Also, the argument advanced against a Basic Income Grant, that it would lead to dependency and reduce the incentive to find work is much weaker than it was in previous decades; in today’s job-saturated economies with increased productivity and automation there are often simply no jobs to find.

There is unlikely to be any better moment to introduce a Basic Income Grant. South Africa is in dire need of good news, and the need for such a move has never been so acute. We should not forget that literally every cent of the money spent on income grants will go straight back into the economy – for purchasing food and other basic goods.

And yet, there appears to be no mention of such a measure in the ANC’s proposals.

While it might be that the ANC regards this as part of another sub-committee, if a Basic Income Grant does not fall under “economic transformation”, then where could it possibly fall?

One of the measures that is mentioned that should be seriously considered is a suggestion that government becomes an “employer of last resort”. This phrase is included in a presentation on the proposals. (Curiously, it is not in the official document.) It talks about the need for programmes to “create mass employment opportunities, such as expanded public works programmes, linked to increased infrastructure investment and maintenance, through which there will be a progressive increase in employment levels and an extension of the kind of skills designed to equip those involved for future employment and economic participation.”

All of this is true, and was recognised many years ago through the Expanded Public Works Programme (EPWP).

But the very idea of government as an “employer of last resort” could be another game changer.

This should be the new “war effort” of government. To ensure that every citizen, and emerging business, have access to the world. It would provide a positive change to the lives of many. All it needs is for the government to accept that internet is as much an infrastructure issue as bridges and dams.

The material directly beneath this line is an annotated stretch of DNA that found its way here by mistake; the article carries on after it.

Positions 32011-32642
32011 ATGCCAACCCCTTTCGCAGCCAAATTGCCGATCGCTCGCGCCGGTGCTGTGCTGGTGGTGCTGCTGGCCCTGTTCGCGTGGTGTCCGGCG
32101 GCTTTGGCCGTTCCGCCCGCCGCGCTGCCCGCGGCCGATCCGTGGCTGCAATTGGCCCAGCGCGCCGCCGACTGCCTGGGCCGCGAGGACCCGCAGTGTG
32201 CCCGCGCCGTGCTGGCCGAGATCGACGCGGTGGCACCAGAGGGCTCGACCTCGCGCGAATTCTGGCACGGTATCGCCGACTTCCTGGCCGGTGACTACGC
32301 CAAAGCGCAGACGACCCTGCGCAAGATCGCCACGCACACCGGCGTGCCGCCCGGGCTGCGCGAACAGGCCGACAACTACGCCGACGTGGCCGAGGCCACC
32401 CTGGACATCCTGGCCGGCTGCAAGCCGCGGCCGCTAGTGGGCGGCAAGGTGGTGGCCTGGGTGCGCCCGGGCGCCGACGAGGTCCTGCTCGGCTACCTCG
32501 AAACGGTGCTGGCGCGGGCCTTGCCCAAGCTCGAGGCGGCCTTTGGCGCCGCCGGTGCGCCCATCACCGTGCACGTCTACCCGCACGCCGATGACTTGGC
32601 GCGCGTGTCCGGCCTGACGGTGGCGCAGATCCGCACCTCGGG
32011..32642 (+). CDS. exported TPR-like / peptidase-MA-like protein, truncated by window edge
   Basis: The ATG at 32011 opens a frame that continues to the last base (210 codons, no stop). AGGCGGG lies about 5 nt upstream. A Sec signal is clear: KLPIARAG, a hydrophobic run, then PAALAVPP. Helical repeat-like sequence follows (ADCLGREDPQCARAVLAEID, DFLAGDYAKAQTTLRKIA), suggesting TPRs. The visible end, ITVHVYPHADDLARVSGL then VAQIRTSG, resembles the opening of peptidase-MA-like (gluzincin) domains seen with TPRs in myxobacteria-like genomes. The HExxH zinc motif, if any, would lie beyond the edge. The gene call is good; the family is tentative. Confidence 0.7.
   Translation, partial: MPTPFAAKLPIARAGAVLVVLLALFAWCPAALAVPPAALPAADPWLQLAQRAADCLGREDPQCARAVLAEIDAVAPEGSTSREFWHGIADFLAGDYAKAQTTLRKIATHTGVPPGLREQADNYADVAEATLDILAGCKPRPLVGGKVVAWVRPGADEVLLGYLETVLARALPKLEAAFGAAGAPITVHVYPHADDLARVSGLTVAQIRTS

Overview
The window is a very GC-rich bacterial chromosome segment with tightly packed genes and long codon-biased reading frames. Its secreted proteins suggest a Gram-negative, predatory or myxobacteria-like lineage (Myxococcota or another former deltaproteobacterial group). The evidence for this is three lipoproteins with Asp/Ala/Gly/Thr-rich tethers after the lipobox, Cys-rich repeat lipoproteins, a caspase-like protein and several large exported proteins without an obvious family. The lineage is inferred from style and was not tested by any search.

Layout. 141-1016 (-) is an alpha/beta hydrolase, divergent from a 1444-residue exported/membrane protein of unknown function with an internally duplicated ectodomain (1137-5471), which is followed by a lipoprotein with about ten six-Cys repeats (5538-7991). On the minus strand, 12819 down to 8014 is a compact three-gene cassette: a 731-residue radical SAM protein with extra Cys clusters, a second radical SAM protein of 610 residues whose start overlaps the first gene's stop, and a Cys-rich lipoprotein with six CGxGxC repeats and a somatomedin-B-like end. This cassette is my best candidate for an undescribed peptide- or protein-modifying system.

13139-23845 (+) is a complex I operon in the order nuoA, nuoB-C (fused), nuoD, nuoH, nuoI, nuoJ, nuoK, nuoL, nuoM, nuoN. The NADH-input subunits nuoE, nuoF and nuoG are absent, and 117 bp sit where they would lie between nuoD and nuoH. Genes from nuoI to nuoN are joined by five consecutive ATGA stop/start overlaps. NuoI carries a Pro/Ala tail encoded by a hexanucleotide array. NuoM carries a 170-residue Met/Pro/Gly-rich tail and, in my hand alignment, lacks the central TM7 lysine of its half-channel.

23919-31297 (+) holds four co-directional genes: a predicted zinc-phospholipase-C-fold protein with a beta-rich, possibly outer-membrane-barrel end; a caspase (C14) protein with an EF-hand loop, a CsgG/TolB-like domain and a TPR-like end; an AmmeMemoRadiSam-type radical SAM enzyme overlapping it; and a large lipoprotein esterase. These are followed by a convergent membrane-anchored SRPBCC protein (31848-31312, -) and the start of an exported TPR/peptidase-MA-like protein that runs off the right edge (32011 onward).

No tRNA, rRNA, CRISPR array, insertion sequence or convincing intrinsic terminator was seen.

In India, several states have experimented with this, where they promise a job for several months of the year to every household, making it much more likely that at least some of the breadwinners will be able to get a job in the future.

But it will be important to ensure that employees in these jobs understand that the job is not permanent – there have been instances where employees in the EPWP have protested, demanding that they be allowed to stay in their jobs until retirement.

Then there is the issue of a final game changer: a guaranteed access to a free, or very cheap, and fast, reliable internet service.

The first ANC leader to promise this was Thabo Mbeki, when he was president. And still it has not happened.

The ANC says in its document that there should be an “expansion of broadband roll-out by the state, especially in the rural and township areas”.

This is not difficult with today’s advanced technology, and relatively cheap. It is cheaper to provide proper broadband internet than it is to build new roads or railways, which are also in bad state of repair

It can be done in cooperation with a properly incentivised private sector. Already the privately-owned companies have put fibre networks into residential areas across the country. It should not be too difficult to incentivise them to install fibre networks in townships. Certainly, that could be done faster and more efficiently than by a state-owned entity, considering the recent history of these companies.

This should be the new “war effort” of government. To ensure that every citizen, and emerging business, have access to the world. It would provide a positive change to the lives of many. All it needs is for the government to accept that internet is as much an infrastructure issue as bridges and dams.

A change to the economy is required urgently and these three measures are not rocket science. Together, they would make a massive difference, enable many more real-life moves and encourage countrywide entrepreneurship. You want real economic transformation? Start now. DM